Why use either of these services? As I made the case at the start, something can go wrong with your Time Machine backup. And if it does, and you need to restore something, you're screwed unless you have a secondary line of defense. Accidents happen, as do fires, burglaries and the occasional "Acts of God."

What's more, if you're on the road for an extended period — on a business trip or vacation, for example — and away from your usual means of backup, it's good to know that you have another system that you can set and forget, and use in a pinch if you need to recover a file or a drive.

Backblaze pros and cons

For my money, Backblaze offers the superior user interface and is way easier to use (and prettier to look at) than CrashPlan. Also, Backblaze by default excludes things like apps, which will dramatically bulk up your first backup and slow you down. I consider that a plus, because I can reinstall most of those if I need to.

Backblaze punts your restore to a web site, which I find a bit disruptive; I wish they'd integrate restoration like CrashPlan does. But my major beef with Backblaze is its pricing structure. It's $5 per month per computer. That sounds great if you only have one computer, but I have a whole house I'm trying to back up. My wife and three kids all have their own computers, and I have a second Mac that needs backing up too. That'd be $30 per month, which is a lot more than Code 42 charges for CrashPlan's family subscription.

CrashPlan pros and cons

CrashPlan offers very sophisticated settings, but it suffers from a really lousy user interface. It's needlessly complex and techy. What's more, it's dependent on Java to work, and some of us would prefer to run a Java-free system. The developers have promised a new app but have yet to deliver it. CrashPlan does have an integrated restore feature that Backblaze lacks.

CrashPlan also offers a family subscription. If you're like me, and you're looking for an offsite backup service the whole house can use, CrashPlan makes sense. You can back up up to 10 computers starting for $13.99 per month. If you buy annual, biennial or quadrennial (that's right, four-year) subscriptions, you get a hefty price break.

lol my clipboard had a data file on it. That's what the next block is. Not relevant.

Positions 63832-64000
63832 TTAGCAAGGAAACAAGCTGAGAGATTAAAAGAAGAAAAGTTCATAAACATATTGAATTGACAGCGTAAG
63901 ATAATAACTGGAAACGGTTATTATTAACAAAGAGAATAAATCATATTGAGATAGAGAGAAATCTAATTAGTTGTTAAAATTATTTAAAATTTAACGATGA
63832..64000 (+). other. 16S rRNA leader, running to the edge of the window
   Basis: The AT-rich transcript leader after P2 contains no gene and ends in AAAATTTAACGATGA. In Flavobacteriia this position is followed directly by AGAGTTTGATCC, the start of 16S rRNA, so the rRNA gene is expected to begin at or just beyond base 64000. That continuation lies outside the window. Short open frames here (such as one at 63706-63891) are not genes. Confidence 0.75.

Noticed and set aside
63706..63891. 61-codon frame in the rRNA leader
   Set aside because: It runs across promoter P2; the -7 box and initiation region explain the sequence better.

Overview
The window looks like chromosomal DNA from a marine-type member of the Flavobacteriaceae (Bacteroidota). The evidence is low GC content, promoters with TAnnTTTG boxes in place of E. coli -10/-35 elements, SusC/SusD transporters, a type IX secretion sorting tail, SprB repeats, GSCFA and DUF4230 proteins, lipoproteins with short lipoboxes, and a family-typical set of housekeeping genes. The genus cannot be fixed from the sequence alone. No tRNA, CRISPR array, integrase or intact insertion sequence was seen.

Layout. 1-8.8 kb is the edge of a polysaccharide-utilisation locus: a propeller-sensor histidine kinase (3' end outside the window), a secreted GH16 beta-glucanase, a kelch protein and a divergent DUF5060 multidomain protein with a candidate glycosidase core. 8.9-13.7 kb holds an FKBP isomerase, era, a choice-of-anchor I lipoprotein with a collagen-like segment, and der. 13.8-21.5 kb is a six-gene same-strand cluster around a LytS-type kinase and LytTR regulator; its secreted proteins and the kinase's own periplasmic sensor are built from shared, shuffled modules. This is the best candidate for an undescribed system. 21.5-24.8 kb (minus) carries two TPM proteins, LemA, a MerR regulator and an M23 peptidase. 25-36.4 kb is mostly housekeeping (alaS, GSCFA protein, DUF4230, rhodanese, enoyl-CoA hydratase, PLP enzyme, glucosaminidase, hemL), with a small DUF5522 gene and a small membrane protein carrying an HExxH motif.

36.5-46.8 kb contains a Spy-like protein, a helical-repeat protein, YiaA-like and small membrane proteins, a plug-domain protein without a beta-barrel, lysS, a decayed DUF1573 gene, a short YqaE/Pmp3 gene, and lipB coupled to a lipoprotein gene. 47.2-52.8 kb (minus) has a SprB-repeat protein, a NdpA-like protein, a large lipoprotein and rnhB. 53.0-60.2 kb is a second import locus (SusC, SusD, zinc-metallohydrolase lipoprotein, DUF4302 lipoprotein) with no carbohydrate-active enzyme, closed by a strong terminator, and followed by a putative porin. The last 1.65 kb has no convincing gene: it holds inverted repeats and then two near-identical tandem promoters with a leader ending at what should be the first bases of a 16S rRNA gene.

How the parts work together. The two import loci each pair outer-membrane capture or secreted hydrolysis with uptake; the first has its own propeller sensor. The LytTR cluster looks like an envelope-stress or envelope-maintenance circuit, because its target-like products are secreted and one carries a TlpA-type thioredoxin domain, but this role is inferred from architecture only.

In the end, I strongly suggest that you give them both a try. It won't cost you anything; both Backblaze and CrashPlan offer trial plans. See which you like best and go with that one. They're both reliable services that work exactly like they're supposed to. Both services also offer an iOS app that lets you view your backups and even access your files when you need to.

What do you use?

Have I made the case for a secondary backup system yet or do you think it's a complete waste of time? Do you use something besides Backblaze or CrashPlan? Let me know in the comments.

Peter Cohen

Managing Editor of iMore, Mac and gaming specialist and all-around technologist. Follow him on Twitter @flargh

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Reader comments

How to easily backup (and restore) using Backblaze or CrashPlan

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Thanks for the review, but I just can't swallow the idea of having all my files on someone else's server. I use two backup drives with Time Machine and one extra kept at a relative's home that gets updated periodically.

Another program I really like is ChronoSync to keep two other drives I use for large files (audio, video, images) to free up space on my iMac. ChronoSync makes it easy to back up the back up.